Cycling in the Luberon is fantastic, with quiet windy roads for the roadies and fantastic singletrack and fireroads for the off-roaders. In the interests of accurate research, I’ve been trying to do a little of both and can heartily recommend either. In the bottom of the valley, running between Coustellet and Apt is an “Avenue Verte”, a dedicated cyling path built on an old railway. This is perfect for families and gentle rides – it’s always flat and runs through a series of little towns.
If you’re driving you can of course bring your own bike but if you fly or come by train it’s useful to be able to hire a bike. I’ve used “Culture Velo” in Cavaillon and was very pleased with them. They found a small bike for my 3 year old son and a gave me a beautiful Cannondale Synapse carbon road bike. They are also easy to find and park at, set slightly out of town.
34 Avenue des Vergers – Lieu-dit « La Crau »
Tél. 04 90 78 07 06
Ben loved cycling his bike around Cabrieres d’Avignon – there are some wonderful woods uphill from the village with paths leading off all over the place. One day he cycled (and I walked and pushed and carried) from Cabrieres to Gordes, nearly 5 miles in all, all through the woods on old paths, away from traffic. It was a delight and we both had a well deserved ice-cream at the end.
For those with a little cycling culture, Mont Ventoux, barely 20 or 30 kms to the norht will provide an irresistible draw. Made famous through its inclusion in many a tour de France stage, Mont Ventoux rises to nearly 2000 metres from the surrounding plains, and offers around 20kms of continuous uphill, up winding roads threaded through the moonlike landscape of the windblasted upper slopes. You can find out more here:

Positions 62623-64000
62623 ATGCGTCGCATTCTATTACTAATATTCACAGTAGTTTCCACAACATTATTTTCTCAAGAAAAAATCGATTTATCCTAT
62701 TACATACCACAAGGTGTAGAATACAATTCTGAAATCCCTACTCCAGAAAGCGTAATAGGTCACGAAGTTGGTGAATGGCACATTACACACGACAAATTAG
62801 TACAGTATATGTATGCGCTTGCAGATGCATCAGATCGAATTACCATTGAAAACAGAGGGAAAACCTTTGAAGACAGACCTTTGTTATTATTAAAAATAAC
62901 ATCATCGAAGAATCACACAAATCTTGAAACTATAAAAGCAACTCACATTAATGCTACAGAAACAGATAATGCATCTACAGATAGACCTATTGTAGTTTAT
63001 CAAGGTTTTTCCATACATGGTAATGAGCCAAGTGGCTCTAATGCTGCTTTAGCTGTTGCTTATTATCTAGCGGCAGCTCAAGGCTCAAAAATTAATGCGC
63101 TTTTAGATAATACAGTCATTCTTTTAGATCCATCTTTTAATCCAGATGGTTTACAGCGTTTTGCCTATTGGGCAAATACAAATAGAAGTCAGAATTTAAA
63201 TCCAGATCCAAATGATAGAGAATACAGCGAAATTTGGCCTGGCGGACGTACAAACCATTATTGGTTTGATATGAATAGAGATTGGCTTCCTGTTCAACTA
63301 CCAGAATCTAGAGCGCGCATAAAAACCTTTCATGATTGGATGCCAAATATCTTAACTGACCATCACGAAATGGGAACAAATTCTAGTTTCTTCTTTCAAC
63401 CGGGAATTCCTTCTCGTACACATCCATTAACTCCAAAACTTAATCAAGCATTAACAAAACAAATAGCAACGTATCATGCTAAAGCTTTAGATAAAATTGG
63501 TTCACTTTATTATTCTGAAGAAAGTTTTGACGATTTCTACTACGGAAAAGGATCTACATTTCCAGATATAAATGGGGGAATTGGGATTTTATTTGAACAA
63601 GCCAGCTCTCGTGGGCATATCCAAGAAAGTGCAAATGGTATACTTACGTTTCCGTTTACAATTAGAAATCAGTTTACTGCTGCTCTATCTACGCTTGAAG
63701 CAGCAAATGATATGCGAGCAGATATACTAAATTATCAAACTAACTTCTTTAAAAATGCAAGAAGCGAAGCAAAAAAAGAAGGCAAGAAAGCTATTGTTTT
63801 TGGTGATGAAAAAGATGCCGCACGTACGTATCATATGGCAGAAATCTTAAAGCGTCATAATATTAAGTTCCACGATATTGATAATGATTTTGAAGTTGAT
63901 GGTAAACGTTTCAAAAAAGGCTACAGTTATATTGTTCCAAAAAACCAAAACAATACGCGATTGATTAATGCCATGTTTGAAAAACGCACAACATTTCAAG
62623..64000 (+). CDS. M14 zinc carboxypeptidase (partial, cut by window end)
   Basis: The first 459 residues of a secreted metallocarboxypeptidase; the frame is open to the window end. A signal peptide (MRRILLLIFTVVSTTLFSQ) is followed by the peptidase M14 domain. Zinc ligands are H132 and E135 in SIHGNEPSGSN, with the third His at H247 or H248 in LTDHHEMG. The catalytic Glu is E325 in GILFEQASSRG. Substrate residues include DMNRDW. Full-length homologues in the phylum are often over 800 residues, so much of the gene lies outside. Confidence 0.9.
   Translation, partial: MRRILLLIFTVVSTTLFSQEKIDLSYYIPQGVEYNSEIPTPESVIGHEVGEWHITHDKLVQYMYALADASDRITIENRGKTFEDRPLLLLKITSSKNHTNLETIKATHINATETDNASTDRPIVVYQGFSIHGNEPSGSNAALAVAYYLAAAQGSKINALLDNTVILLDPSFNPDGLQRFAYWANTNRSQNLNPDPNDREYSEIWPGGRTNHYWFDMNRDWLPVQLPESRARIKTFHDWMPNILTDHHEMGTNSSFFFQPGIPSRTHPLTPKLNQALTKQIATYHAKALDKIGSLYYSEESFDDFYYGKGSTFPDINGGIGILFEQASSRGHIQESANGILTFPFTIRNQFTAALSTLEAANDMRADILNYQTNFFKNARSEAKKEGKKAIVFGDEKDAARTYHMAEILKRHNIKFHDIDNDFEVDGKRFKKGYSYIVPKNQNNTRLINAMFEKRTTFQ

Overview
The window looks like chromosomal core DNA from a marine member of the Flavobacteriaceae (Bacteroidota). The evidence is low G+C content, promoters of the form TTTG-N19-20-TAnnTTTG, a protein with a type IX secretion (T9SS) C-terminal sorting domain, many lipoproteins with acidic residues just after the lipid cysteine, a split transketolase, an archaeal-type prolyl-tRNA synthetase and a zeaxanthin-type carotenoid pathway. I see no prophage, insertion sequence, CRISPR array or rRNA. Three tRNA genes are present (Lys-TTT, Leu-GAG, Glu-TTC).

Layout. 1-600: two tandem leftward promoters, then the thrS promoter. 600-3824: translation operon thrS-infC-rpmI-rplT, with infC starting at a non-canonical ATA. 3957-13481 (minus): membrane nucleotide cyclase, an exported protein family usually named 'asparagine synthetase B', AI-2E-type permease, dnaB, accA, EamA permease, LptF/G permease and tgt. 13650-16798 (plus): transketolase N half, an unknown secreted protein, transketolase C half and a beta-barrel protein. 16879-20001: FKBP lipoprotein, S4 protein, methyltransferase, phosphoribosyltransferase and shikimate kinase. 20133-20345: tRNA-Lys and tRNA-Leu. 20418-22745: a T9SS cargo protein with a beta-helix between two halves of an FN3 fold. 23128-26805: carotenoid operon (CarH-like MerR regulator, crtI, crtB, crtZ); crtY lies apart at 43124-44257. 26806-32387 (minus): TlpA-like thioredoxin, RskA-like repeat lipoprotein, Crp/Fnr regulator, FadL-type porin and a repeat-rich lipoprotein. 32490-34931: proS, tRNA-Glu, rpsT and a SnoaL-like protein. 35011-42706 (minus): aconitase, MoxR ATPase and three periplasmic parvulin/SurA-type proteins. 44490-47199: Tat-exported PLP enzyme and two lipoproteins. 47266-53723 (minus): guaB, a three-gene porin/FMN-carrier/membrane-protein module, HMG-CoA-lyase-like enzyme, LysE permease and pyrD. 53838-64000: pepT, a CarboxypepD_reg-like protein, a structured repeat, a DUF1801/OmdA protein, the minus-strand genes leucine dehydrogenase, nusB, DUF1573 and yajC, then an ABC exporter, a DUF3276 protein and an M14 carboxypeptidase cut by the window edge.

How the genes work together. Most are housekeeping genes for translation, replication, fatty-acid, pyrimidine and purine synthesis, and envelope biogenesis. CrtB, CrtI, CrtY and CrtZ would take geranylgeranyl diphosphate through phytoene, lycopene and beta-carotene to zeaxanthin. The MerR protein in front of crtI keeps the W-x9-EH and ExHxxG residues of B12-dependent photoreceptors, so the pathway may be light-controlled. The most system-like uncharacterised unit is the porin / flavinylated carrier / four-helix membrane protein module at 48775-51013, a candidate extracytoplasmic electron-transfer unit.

I’ve yet to make it up the slopes on a road bike – my schedule often doesn’t leave much time for a full day out (that’s my excuse anyway), but I have got up most of it on mountain bike tracks, til I was stopped by snow, in February. I had driven down from the UK, so had my mountain bike with me, and had found an off-road route listed in a website, so thought I would give it a go, and can heartily recommend it. Though the snow level was down to around 1200 metres, the day was spectacular and the views went on for ever.
I had made an appointment for lunch at the Chalet Liotard, around 1500 metres up the mountain on the Malaucene route, so I had to make sure I could get there from my start on the Bedoin side of the mountain. The first part was easy but as I climbed I first came across a number of jeeps, full of hunters intent on flushing out some wild boar. I just hoped they wouldn’t flush one out in my direction; they’re generally friendly enough, and scared of humans, but not when they’re being chased. Then, as I left the hunters behind, I started to see the first signs of snow, until finally I had to give up any attempts at cycling, and just carried my bike on my back while climbing through the forest. I finally hit a cross-country snow route that lead round to Chalet Liotard, so I could get back on the bike and follow it, avoiding the rails. I got some quite surprised looks when I came slipping and sliding round the corners towards the skiers, but reaching the Chalet was a delight and a relief.
If you’re going to Provence and would like some advice on where to cycle, just ask us: firstname.lastname@example.org. There really is something for everybody, whether you’re three or ninety three, a gentle stroller or a Tour de France enthusiast.